Sunday’s Supermoon sweetens August skies

Tomorrow night August 10 we’ll witness the closest full moon of the year. Credit: Bob King

OK, it’s not the Super Bowl exactly. No, this is better. Tickets are free, there’s plenty of parking and you can watch all night commercial-free. Yes, it’s time for the supermoon!

Tomorrow night, the Full Sturgeon Moon occurs at the same time the moon is closest to the Earth or as astronomers like to say, at perigee. The moon passes through perigee and its distant counterpart, apogee, once every 27.3 days, the time it takes the moon to orbit once around the Earth.

Sometimes perigee happens at first quarter moon or crescent phases and no one pays any attention. But when it occurs at full moon, we sit up and notice.

A sexy new term has even been coined in the past 30 years to describe the perigean full moon. Supermoon.

The moon’s orbit around Earth is an ellipse with one end closer to the planet (perigee) and the other farther (apogee). The year’s most distant lunar apogee happened two weeks ago; its closest perigee takes place during tomorrow night’s supermoon. Credit: Bob King

It’s hard not to be seduced by a big bright ball of pure bling. What’s more, the full moon rises at sunset and remains out all night unlike those skittish crescent moons that quickly hide behind trees and set. Its brilliance lights the otherwise dark road at night and adds an ethereal dimension to drabbest of landscapes.

July’s full moon as well as September’s will occur around the time of perigee, but tomorrow night’s will nearly coincide, making it the closest full moon of 2014.

Tom Ruen created this wonderful illustration showing the three supermoons of July, August and September compared to the ‘submoons’ or distant full moons coming up in 2015. You can easily see the difference in moon size comparing the top row to the bottom. The numbers give the moon’s diameter in arc minutes. 30 ‘minutes’ equals 1/2 degree. Credit: Tom Ruen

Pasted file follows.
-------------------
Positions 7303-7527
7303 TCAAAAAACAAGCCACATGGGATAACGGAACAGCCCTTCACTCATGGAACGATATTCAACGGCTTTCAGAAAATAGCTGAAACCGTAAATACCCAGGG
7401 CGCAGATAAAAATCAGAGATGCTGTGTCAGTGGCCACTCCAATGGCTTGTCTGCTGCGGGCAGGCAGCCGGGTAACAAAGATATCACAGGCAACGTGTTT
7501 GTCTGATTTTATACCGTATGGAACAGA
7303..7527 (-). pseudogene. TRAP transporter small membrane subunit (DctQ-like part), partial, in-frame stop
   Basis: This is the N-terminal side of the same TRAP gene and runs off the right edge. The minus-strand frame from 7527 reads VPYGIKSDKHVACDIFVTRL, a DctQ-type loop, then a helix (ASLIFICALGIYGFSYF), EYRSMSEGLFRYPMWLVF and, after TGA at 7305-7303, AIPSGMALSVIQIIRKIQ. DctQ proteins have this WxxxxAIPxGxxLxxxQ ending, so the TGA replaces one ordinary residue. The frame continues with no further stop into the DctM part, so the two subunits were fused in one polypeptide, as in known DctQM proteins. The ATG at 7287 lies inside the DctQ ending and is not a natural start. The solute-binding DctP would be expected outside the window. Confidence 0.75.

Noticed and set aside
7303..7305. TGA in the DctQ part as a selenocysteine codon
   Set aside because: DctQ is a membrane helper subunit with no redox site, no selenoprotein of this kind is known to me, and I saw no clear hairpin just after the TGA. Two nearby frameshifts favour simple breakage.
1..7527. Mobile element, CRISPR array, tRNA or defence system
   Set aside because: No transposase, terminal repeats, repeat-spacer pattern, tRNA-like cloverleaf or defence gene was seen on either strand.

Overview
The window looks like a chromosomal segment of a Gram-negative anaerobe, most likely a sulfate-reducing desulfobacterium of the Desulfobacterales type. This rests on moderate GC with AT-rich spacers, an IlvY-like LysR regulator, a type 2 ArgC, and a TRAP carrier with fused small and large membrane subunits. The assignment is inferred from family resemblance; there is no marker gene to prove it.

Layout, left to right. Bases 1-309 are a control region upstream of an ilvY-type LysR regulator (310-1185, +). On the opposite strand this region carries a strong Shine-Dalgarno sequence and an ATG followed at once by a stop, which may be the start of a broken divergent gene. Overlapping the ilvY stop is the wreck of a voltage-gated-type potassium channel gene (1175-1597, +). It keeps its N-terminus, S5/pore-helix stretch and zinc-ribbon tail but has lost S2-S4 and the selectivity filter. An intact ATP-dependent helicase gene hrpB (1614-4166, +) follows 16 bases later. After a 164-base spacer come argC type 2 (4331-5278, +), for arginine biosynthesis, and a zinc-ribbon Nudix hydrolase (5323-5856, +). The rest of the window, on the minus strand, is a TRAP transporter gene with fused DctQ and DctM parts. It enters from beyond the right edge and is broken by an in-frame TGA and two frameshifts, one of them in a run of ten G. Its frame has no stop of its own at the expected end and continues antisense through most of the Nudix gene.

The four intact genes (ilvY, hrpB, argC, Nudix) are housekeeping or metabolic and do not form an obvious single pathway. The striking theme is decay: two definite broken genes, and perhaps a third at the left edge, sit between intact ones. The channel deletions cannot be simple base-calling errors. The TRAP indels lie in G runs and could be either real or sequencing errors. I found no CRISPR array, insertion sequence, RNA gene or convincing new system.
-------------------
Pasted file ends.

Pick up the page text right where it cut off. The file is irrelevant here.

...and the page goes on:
How close?  221,764 miles (356,896 km). That’s compared to an average distance of 238,855 miles, so the moon will be a smidge more than 17,000 miles closer to your doorstep than normal. Not only will it appear slightly brighter but 7% larger. Unfortunately, the difference, though real, will be nearly impossible to discern because we have no way to compare simultaneous side-by-side near and far full moons. Only after the fact, say by taking a picture of a distant full moon and placing it alongside a photo of a close one, could you tell.

Lots of us connect the dark spots or lunar ‘seas’ to make the face of the ‘man in the moon’ but how many have seen the rabbit? The ears form the strip over the top, the bright crater Aristarchus is the rabbit’s eye, there are two sets of legs and even a tail. Credit: Luc Viatour

2014′s most distant or apogean moon occurred just two weeks ago on July 27. No surprise given that the closest moon should naturally happen on the opposite end of the moon’s orbit or about two weeks later. The super thin crescent on that date was 252,629 miles (406,568 km) from Earth or nearly 31,000 miles farther than tomorrow night’s full moon – a difference of 13%.

Enough with numbers. They’re only a backdrop for the real show. Go out and enjoy a moonrise tonight and tomorrow night.  Not sure when the moon comes up? Head over to timeanddate.com and type in or search for your city. Since the moment of full moon happens early Sunday afternoon for U.S. and Canadian locations, tonight’s moon will be nearly as full.

I walked a mile in the moonlight last night and hope to do it again tonight. Is there a better month for moonwalking than August?

Rosetta in orbit, shoots incredible close-up views of comet

Boulders, cliffs, craters and smooth plains stand out in striking detail in this photo taken from only 81 miles (137 km) away. All photos credits: ESA/Rosetta/MPS for OSIRIS Team MPS/UPD/LAM/IAA/SSO/INTA/UPM/DASP/IDA

I know I’ve said this before, but WOW! I’ll step out of the way so you can enjoy these spectacular photos taken today when the Rosetta spacecraft arrived at comet 67P/Churyumov-Gerasimenko. Congratulations to all those at the European Space Agency (ESA) for a fantastic job!

Full view of the comet’s nucleus shows amazing details. Come November, ESA will land the small probe Philae on the comet.

Another full view of 67P/Churyumov-Gerasimenko.

Here the comet is overexposed to capture vaporizing ice and gases jetting away from the nucleus.

An ‘in your face’ close-up taken from 75 miles (120 km) away. Click photo to watch a 101-image animation of the comet during Rosetta’s approach.

Rosetta Mission main control room this morning August 6. Credit: S. Bierwald

For updates and more photos, click HERE. For live streaming reports, click HERE.

Sunrise and sunset – nature’s most beautiful illusions

Earth turns on its axis to greet the sun at sunrise each morning of the year. Credit: Bob King

Every day the sun rises, crosses the sky and sets. And it does it again and again and again like the perpetually repeating cycle of events in the movie Groundhog Day.